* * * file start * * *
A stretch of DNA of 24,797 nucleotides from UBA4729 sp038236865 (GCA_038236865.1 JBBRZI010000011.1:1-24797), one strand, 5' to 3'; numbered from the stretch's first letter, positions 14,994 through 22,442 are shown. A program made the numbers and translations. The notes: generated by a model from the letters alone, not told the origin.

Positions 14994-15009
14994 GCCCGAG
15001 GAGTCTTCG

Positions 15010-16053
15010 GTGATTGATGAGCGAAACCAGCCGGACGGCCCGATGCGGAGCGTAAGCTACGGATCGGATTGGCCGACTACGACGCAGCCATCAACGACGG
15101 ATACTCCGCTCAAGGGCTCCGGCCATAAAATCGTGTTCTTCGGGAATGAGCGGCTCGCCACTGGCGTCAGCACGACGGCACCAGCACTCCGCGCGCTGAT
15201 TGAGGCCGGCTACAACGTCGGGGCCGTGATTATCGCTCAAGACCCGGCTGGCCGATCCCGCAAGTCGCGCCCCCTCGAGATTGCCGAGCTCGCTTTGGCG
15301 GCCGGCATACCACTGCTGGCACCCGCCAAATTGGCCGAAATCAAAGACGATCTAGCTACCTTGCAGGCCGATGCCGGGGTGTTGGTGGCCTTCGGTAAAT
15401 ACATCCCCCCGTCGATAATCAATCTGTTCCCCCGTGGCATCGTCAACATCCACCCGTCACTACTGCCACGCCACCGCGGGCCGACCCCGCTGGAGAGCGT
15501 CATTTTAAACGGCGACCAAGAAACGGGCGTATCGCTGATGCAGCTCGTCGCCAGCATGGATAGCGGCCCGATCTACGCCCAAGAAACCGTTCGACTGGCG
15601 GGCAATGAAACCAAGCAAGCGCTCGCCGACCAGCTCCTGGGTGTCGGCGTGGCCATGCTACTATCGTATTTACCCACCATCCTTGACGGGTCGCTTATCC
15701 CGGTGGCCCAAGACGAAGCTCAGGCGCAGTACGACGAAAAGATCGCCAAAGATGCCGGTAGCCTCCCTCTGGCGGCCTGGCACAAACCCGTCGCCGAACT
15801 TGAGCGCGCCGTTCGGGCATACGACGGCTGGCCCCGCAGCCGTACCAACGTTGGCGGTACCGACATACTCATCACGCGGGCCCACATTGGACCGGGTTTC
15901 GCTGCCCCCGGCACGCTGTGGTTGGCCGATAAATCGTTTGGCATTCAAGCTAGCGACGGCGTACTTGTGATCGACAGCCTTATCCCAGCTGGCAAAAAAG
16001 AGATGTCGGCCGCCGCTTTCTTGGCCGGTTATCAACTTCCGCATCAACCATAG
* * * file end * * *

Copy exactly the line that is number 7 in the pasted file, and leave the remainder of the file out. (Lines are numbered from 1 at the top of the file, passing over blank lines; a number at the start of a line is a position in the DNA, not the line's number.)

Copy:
15101 ATACTCCGCTCAAGGGCTCCGGCCATAAAATCGTGTTCTTCGGGAATGAGCGGCTCGCCACTGGCGTCAGCACGACGGCACCAGCACTCCGCGCGCTGAT